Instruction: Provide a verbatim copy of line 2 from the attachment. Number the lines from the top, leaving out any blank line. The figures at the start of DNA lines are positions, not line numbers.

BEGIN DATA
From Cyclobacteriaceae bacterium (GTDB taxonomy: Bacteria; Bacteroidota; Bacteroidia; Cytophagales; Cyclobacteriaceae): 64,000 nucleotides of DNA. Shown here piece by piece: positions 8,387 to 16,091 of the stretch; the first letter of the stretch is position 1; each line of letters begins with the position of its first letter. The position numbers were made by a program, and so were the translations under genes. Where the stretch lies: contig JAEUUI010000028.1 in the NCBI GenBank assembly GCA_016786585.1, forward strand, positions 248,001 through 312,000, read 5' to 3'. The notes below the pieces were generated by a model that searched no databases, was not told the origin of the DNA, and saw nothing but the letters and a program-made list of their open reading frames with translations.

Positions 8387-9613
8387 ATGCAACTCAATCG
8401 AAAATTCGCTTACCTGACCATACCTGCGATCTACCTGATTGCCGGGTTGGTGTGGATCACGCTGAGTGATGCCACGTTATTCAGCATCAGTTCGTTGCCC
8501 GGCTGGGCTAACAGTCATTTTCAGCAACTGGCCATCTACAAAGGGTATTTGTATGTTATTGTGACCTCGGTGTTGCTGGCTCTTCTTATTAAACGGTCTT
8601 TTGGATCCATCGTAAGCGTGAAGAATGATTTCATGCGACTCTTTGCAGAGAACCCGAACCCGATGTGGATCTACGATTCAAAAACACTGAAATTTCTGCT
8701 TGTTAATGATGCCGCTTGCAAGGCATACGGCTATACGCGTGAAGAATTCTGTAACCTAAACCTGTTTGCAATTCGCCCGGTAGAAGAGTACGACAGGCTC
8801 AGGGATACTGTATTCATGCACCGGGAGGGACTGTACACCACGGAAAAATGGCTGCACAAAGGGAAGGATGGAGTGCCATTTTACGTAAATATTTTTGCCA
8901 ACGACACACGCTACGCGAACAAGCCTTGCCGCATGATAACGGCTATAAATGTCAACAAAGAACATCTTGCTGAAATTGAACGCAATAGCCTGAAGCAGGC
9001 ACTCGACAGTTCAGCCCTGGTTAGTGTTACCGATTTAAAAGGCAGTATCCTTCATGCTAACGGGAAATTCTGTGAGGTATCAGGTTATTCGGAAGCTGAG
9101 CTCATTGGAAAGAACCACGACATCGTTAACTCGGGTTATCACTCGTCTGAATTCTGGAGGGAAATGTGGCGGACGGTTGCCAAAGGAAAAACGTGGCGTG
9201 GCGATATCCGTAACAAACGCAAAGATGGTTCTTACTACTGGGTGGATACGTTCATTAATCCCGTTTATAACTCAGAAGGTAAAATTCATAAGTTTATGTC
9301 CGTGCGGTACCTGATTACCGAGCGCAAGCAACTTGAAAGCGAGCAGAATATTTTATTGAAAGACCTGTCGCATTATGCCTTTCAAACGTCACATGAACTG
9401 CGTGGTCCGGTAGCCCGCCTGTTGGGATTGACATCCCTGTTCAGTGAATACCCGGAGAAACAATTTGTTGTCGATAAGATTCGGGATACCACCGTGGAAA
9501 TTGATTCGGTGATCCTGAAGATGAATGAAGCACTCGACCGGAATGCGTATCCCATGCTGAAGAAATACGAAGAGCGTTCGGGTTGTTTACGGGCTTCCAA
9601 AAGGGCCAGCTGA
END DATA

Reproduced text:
Positions 8387-9613